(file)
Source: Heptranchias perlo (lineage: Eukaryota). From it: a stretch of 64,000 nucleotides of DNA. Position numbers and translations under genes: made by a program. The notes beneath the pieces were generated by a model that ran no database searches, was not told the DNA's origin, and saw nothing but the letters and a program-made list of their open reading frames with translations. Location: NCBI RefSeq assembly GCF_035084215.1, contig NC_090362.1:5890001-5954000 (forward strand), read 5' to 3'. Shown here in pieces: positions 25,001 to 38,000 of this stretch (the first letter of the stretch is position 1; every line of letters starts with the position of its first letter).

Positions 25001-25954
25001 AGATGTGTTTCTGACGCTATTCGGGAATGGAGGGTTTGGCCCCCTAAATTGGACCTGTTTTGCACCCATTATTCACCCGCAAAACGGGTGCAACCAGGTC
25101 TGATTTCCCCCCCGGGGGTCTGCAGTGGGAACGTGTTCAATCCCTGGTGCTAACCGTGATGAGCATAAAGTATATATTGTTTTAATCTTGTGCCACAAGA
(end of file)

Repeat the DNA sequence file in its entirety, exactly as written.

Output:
Source: Heptranchias perlo (lineage: Eukaryota). From it: a stretch of 64,000 nucleotides of DNA. Position numbers and translations under genes: made by a program. The notes beneath the pieces were generated by a model that ran no database searches, was not told the DNA's origin, and saw nothing but the letters and a program-made list of their open reading frames with translations. Location: NCBI RefSeq assembly GCF_035084215.1, contig NC_090362.1:5890001-5954000 (forward strand), read 5' to 3'. Shown here in pieces: positions 25,001 to 38,000 of this stretch (the first letter of the stretch is position 1; every line of letters starts with the position of its first letter).

Positions 25001-25954
25001 AGATGTGTTTCTGACGCTATTCGGGAATGGAGGGTTTGGCCCCCTAAATTGGACCTGTTTTGCACCCATTATTCACCCGCAAAACGGGTGCAACCAGGTC
25101 TGATTTCCCCCCCGGGGGTCTGCAGTGGGAACGTGTTCAATCCCTGGTGCTAACCGTGATGAGCATAAAGTATATATTGTTTTAATCTTGTGCCACAAGA